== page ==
The database parses a statement when instructed by the application, which means that only the application, and not the database itself, can reduce the number of parses.
When an application issues a SQL statement, the application makes a parse call to the database to prepare the statement for execution. The parse call opens or creates a cursor, which is a handle for the session-specific private SQL area that holds a parsed SQL statement and other processing information.
During the parse call, the database performs the following checks:
The preceding checks identify the errors that can be found before statement execution. Some errors cannot be caught by parsing. For example, the database can encounter deadlocks or errors in data conversion only during statement execution.
The engine must check each SQL statement for syntactic validity. A statement that breaks a rule for well-formed SQL syntax fails the check. For example, the following statement fails because the keyword FROM is misspelled as FORM:
SQL> SELECT * FORM employees; SELECT * FORM employees * ERROR at line 1: ORA-00923: FROM keyword not found where expected
The semantics of a statement are its meaning. Thus, a semantic check determines whether a statement is meaningful, for example, whether the objects and columns in the statement exist. A syntactically correct statement can fail a semantic check, as shown in the following example of a query of a nonexistent table:
SQL> SELECT * FROM nonexistent_table; SELECT * FROM nonexistent_table * ERROR at line 1: ORA-00942: table or view does not exist
During the parse, the database performs a shared pool check to determine whether it can skip resource-intensive steps of statement processing. To this end, the database uses a hashing algorithm to generate a hash value for every SQL statement. The statement hash value is the SQL ID shown in VSQL.SQL_ID.
When a user submits a SQL statement, the database searches the shared SQL area to see if an existing parsed statement has the same hash value. The hash value of a SQL statement is distinct from the following values:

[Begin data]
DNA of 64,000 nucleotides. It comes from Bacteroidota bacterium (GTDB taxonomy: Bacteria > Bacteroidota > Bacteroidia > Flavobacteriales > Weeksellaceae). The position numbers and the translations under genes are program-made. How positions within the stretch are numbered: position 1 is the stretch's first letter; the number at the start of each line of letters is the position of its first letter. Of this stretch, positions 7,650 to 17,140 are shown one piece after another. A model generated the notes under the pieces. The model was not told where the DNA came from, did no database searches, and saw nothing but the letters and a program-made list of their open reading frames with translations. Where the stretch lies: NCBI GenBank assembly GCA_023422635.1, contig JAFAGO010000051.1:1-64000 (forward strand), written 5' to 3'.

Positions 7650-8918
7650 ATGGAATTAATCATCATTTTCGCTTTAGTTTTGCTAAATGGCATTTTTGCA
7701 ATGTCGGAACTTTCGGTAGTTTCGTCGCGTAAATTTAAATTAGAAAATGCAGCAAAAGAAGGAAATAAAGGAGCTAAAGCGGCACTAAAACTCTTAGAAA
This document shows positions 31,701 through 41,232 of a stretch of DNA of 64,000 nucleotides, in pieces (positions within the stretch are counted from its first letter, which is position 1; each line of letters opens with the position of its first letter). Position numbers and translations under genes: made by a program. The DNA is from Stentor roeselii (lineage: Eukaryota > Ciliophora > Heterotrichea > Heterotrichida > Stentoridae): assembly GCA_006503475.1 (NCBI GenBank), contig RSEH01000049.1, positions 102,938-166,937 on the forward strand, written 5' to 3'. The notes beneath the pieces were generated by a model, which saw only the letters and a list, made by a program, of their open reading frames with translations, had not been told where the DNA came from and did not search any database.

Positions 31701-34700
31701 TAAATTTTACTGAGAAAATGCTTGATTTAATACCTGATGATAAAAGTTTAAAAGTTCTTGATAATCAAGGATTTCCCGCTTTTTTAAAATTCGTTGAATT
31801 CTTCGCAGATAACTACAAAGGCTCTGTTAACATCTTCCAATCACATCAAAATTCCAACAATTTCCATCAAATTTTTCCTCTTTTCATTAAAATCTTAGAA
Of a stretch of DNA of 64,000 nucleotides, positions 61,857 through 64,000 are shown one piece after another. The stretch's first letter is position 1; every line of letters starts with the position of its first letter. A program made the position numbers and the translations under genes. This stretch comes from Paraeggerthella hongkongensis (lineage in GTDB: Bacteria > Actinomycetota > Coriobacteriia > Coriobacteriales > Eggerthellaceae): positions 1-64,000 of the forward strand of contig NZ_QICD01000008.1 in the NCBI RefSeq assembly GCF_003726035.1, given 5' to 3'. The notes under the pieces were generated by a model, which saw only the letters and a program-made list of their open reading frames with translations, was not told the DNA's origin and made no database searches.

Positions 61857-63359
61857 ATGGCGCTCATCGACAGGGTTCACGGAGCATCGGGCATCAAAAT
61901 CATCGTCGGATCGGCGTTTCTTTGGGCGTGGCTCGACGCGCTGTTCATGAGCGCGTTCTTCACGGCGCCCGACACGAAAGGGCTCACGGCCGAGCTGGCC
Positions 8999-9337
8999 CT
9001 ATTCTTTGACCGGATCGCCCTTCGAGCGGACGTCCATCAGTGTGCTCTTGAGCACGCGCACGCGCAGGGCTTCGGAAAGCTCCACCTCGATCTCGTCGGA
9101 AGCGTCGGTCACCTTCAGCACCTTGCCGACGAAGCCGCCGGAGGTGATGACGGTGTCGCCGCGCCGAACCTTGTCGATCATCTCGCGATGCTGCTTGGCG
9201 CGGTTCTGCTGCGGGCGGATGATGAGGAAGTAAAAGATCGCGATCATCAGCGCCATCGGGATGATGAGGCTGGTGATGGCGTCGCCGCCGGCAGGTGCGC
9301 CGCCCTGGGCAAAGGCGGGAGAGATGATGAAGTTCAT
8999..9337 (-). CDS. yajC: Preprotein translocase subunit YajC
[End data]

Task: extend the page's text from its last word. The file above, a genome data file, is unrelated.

- Memory address for the statement
Oracle Database uses the SQL ID to perform a keyed read in a lookup table. In this way, the database obtains possible memory addresses of the statement.
- Hash value of an execution plan for the statement
A SQL statement can have multiple plans in the shared pool. Each plan has a different hash value. If the same SQL ID has multiple plan hash values, then the database knows that multiple plans exist for this SQL ID.
If Oracle Database cannot reuse existing code, then it must build a new executable version of the application code. This operation is known as a hard parse, or a library cache miss. The database always perform a hard parse of DDL. During the hard parse, the database accesses the library cache and data dictionary cache numerous times to check the data dictionary. When the database accesses these areas, it uses a serialization device called a latch on required objects so that their definition does not change (see “Latches”). Latch contention increases statement execution time and decreases concurrency.
A soft parse is any parse that is not a hard parse. If the submitted statement is the same as a reusable SQL statement in memory, then the database reuses the existing code. This reuse of code is also called a library cache hit.
Identical syntax is not sufficient
If a check determines that a statement in the shared pool has the same hash value, then the database performs semantic and environment checks to determine whether the statements mean the same. Identical syntax is not sufficient. For example, suppose two different users log in to the database and issue the following SQL statements:
CREATE TABLE my_table ( some_col INTEGER ); SELECT * FROM my_table;
The SELECT statements for the two users are syntactically identical, but two separate schema objects are named my_table. This semantic difference means that the second statement cannot reuse the code for the first statement.
Environmental difference can force a hard parse
Even if two statements are semantically identical, an environmental difference can force a hard parse. In this case, the environment is the totality of session settings that can affect execution plan generation, such as the work area size or optimizer settings. Consider the following series of SQL statements executed by a single user:
ALTER SYSTEM FLUSH SHARED_POOL; SELECT * FROM my_table; ALTER SESSION SET OPTIMIZER_MODE=FIRST_ROWS; SELECT * FROM my_table; ALTER SESSION SET SQL_TRACE=TRUE; SELECT * FROM my_table;
In the preceding example, the same SELECT statement is executed in three different optimizer environments. Consequently, the database creates three separate shared SQL areas for these statements and forces a hard parse of each statement.
- Calcite - Sql Parser - Only for the calcite syntax
JOOQ (Implementation Parse Query function) SQL parser is a hand-written, recursive descent parser. There are great advantages of this approach over formal grammar-based, generated parsers (e.g. by using ANTLR). These advantages are, among others:
- They can be tuned easily for performance
- They are very simple and easy to maintain
- It's easy to implement corner cases of the grammar, which might require context (that's a big plus with SQL)
- It's the easiest way to bind a grammar to an existing backing expression tree implementation (which is what jOOQ really is)